‘He mocked me’

When the Middle East Study Group invited Muhammad, the Nation of Islam leader, to campus in 1992, Greenblatt co-authored a resolution condemning Muhammad’s beliefs, which the Tufts student government passed 13 to 7. The resolution explicitly recognized the Black nationalist’s right to appear and speak.” 

In two columns about the event, Greenblatt did not call on his peers to boycott it. Instead, he urged students to challenge the speaker. “So attend the speech,” Greenblatt wrote, “and ask Khalid Abdul Muhammad.”

During the talk, Muhammad singled out Greenblatt, according to a newspaper account at the time, derisively calling him “Johnnie,” and claiming his article unjustly referred to Farrakhan as a Nazi sympathizer. 

Greenblatt fired back during the Q&A, when Muhammad berated another student about his position on Israel’s treatment of Palestinians. “He’s not on trial, Senator McCarthy,” Greenblatt called out.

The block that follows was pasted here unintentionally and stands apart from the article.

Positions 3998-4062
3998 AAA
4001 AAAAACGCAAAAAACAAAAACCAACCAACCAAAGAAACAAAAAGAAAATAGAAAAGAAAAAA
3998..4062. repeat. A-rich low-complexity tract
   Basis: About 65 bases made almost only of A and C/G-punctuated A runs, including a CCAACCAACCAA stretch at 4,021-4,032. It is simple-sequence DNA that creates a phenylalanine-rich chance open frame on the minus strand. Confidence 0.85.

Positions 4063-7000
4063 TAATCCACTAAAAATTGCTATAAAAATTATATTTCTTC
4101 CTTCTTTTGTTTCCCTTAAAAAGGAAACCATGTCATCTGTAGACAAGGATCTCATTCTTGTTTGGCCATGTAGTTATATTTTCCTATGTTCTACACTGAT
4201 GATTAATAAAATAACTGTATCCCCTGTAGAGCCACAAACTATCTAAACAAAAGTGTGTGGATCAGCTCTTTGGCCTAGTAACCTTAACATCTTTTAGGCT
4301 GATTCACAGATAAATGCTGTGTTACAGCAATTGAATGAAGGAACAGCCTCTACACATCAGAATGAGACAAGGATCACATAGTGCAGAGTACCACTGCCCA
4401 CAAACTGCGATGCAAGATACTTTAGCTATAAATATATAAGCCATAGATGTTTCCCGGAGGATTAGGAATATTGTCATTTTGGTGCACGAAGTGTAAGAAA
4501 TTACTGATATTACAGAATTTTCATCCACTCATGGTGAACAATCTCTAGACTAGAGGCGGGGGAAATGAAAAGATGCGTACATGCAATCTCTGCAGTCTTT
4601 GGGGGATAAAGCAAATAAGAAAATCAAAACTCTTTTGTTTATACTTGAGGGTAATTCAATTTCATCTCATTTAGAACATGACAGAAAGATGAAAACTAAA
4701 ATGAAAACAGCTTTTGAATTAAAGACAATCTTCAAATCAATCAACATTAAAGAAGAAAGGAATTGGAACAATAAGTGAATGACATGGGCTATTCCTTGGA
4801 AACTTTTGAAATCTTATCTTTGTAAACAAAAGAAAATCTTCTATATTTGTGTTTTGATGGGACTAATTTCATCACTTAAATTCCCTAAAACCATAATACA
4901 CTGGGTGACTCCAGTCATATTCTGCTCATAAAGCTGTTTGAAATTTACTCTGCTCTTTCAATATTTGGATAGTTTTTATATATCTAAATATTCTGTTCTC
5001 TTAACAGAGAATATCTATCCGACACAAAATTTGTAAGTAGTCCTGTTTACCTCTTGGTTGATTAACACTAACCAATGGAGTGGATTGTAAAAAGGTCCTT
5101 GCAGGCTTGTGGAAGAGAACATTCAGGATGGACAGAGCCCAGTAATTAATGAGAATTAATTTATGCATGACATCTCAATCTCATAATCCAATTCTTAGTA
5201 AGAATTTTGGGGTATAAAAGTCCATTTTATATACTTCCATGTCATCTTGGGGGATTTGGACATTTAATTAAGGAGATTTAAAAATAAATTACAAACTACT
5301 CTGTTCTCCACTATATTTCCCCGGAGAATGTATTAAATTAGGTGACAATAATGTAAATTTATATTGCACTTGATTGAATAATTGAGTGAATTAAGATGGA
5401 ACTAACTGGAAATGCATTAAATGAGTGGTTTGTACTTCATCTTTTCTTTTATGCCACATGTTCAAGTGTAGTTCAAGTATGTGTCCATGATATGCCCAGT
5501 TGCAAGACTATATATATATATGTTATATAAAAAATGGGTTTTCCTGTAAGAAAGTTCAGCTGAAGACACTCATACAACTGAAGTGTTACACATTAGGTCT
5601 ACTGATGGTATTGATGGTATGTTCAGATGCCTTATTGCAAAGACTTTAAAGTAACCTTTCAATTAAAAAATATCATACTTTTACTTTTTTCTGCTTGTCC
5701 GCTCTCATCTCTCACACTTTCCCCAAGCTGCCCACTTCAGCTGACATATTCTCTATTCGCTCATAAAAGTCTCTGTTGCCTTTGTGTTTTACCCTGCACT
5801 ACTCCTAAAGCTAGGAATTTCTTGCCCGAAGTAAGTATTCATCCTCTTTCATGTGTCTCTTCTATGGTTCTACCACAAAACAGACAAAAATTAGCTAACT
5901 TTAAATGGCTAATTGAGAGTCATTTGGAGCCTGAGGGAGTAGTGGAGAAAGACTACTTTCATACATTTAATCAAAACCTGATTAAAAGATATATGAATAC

The day after Muhammad’s visit, Greenblatt’s publication wrote approvingly of the event, despite the shouting matches. Its only complaint was there were not enough seats for all who wanted to attend.

Greenblatt, now 53, remembered it vividly. 

“He mocked me,” he said. “What I said back then, we should go and interrogate this guy and push him — that’s pretty much who I still am today.” 

New rules for this moment?

Greenblatt, a tech and social entrepreneur who worked in the Obama administration before taking the helm at ADL a decade ago, said he still thinks students should confront and interrogate ideas they disagree with. “It’s the only way, especially in the college environment, you can grow,” he said.

But he said that anti-Zionists don’t engage in dialogue; they shut it down. And he said free speech does not mean all ideas should be platformed. “A smart campus newspaper editor,” he explained, “they have a responsibility to weed out what’s extreme.”

For Greenblatt, that includes most, if not all, anti-Zionism.